Monday, June 11, 2018
Written and directed by Ari Aster, starring Toni Collette as Annie Graham, Gabe Byrne as Steve, and Alex Wolf as Peter.
Object if you may to a horrific story about ghosts, gods, and seances, but at least pay homage to a cast of performers who give their all to the tale. Indeed, Toni Collette ratchets up a wrenching intensity as the mother to a haunted and traumatized family that places her on a par with Essie’s Davis’s frenzied performance in a similar role in The Babadook. And that’s high praise indeed.
The recent death of the reclusive matriarch of the Graham family triggers events that accelerate from a standing start to an all-out Gothic sprint at the end. The deceased’s daughter, Annie, is greatly troubled during the funeral, and her memorial speech is likewise troubling. She doesn’t seem to have liked the old girl, very much. And soon we find out why.
I should have known that something seems very wrong with this story at the very beginning: A slow camera dolly moves in to a cutaway of a doll house interior and into one of the tiny rooms. The stiff tableau of miniature family members suddenly comes to life. Welcome to the Graham family—father, mother, son, and daughter. Are they literally living in a doll house? Of course not. Well... maybe not.
True enough, their lives are exposed, the fourth wall torn away. And what we find is a family in the grip of nothing less than a coven of Black Magic worshipers inhabiting nearby a little hut perched on stilts. We don’t know this, at first; we have to pick our way through a thicket of sudden deaths, decapitations, and empty graves before the payoff. And all the while, we watch with mounting horror the psychological deterioration of Annie Graham and her son, Peter (another extraordinary performance by Alex Wolf). We can take comfort, I suppose, by ascribing the nightmares and apparitions of the dead to deranged mental states. But that’s too easy. HEREDITARY won’t allow us this refuge. It relentlessly confronts us finally with the reality of a witch’s cult.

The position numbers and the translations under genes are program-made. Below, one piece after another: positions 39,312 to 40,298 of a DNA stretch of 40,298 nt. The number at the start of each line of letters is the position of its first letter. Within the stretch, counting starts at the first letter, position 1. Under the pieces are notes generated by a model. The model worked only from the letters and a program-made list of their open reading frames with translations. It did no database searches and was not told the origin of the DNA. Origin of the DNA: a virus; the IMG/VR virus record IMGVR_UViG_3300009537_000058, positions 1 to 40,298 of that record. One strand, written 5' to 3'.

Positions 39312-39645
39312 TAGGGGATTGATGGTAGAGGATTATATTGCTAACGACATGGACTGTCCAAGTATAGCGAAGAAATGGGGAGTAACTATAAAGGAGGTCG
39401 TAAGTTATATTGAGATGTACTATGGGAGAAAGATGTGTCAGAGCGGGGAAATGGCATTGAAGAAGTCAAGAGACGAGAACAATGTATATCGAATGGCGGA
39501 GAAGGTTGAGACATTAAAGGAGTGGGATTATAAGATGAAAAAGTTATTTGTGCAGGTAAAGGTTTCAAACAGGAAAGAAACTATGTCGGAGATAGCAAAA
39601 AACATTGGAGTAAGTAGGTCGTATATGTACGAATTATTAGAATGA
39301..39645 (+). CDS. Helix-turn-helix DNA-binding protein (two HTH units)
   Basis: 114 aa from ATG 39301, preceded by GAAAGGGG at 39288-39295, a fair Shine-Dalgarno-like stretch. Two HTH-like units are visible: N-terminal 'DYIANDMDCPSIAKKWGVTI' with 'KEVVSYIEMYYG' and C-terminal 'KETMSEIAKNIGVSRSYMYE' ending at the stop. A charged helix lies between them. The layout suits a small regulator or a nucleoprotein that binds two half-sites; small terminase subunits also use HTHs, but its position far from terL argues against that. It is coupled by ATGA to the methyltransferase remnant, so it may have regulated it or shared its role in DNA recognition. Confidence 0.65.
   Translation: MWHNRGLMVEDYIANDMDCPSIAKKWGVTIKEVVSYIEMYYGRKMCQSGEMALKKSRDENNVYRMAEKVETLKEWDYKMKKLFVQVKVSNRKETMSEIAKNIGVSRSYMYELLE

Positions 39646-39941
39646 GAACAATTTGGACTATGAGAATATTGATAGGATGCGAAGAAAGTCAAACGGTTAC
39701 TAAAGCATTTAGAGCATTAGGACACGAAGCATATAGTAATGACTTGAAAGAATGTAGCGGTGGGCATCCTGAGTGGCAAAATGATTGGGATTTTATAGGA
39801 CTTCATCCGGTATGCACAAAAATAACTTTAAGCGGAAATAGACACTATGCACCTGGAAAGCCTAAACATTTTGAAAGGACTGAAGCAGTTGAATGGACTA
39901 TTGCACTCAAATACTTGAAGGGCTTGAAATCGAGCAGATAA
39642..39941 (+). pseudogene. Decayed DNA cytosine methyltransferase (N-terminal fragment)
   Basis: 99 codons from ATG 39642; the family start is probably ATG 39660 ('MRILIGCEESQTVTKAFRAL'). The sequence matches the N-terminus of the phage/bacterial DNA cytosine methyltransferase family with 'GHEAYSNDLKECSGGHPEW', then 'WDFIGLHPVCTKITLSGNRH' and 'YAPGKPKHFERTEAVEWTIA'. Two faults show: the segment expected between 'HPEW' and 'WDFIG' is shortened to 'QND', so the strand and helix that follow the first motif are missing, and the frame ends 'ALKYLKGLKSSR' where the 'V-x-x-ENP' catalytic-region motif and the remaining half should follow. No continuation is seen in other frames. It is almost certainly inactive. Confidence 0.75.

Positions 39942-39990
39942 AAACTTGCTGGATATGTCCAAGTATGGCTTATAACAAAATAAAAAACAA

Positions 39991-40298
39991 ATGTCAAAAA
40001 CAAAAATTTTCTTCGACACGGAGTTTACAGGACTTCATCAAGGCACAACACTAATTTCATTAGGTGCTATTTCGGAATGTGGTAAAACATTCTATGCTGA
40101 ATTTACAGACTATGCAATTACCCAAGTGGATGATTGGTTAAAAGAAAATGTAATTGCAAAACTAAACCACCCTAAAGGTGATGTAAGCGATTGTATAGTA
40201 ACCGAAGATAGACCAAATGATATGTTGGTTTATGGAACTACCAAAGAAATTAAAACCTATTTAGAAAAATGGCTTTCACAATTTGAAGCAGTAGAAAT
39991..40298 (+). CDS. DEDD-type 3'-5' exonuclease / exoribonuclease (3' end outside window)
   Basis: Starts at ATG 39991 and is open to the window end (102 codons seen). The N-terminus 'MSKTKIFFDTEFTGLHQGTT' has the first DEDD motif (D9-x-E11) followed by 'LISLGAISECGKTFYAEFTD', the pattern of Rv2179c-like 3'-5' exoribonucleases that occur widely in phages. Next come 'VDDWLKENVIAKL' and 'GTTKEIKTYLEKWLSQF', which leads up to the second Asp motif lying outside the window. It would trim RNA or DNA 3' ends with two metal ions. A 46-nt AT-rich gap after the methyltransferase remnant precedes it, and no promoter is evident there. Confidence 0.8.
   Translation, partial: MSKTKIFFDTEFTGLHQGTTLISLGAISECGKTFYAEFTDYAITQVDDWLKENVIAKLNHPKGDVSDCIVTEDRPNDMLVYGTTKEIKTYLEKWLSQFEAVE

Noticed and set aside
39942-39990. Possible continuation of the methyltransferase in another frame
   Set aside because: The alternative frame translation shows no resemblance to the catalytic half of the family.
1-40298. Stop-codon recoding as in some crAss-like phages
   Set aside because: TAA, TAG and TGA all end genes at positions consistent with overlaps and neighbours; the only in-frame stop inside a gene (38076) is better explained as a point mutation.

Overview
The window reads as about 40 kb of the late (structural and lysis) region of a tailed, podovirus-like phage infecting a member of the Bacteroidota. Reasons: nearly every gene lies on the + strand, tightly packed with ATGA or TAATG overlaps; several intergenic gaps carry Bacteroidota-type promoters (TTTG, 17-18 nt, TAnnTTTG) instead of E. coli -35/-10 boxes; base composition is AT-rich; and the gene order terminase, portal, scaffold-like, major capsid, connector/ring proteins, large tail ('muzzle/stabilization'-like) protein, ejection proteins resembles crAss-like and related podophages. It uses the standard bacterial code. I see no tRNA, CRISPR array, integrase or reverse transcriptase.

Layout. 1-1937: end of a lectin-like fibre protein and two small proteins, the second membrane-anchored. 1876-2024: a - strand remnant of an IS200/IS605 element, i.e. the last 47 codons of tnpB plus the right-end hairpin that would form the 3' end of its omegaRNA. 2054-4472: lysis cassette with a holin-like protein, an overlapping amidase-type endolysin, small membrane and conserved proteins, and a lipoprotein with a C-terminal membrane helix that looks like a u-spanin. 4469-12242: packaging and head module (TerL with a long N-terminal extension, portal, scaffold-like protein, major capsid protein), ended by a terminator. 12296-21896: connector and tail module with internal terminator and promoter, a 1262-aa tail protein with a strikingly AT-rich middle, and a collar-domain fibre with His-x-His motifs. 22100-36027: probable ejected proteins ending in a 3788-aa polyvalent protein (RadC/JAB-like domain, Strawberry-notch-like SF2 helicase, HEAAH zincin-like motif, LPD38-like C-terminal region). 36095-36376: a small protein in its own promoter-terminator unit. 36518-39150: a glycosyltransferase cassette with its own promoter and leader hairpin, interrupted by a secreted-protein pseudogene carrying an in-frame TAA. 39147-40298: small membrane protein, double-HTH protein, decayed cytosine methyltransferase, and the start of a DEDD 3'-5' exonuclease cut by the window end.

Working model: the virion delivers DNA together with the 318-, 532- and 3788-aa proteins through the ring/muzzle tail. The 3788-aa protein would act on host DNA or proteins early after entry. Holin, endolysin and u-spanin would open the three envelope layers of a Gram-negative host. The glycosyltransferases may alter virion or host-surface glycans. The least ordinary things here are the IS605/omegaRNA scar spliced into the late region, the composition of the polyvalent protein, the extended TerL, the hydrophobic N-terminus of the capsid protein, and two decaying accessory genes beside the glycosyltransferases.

Relentless, yes, but a slow-burning fuse at that. If ever there were a sincere film about witchcraft, this is it—rivalled only, perhaps, by Carl Dreyer’s classic Day of Wrath. The subtlety of camera work, editing, and mise-en-scene is marvelously suggestive without sacrificing the blunter aspects of the witching. And the impassioned conviction of the entire ensemble doesn’t allow us for a moment to ridicule or reject the Gothic claptrap to which the movie is occasionally liable.
And if the oddly lyrical and worshipful climax, delivering a stiff tableau worthy of any haunted doll house, doesn’t send you busily hunting down references to the demon god, Paiman, then your own demons are not worth their salt.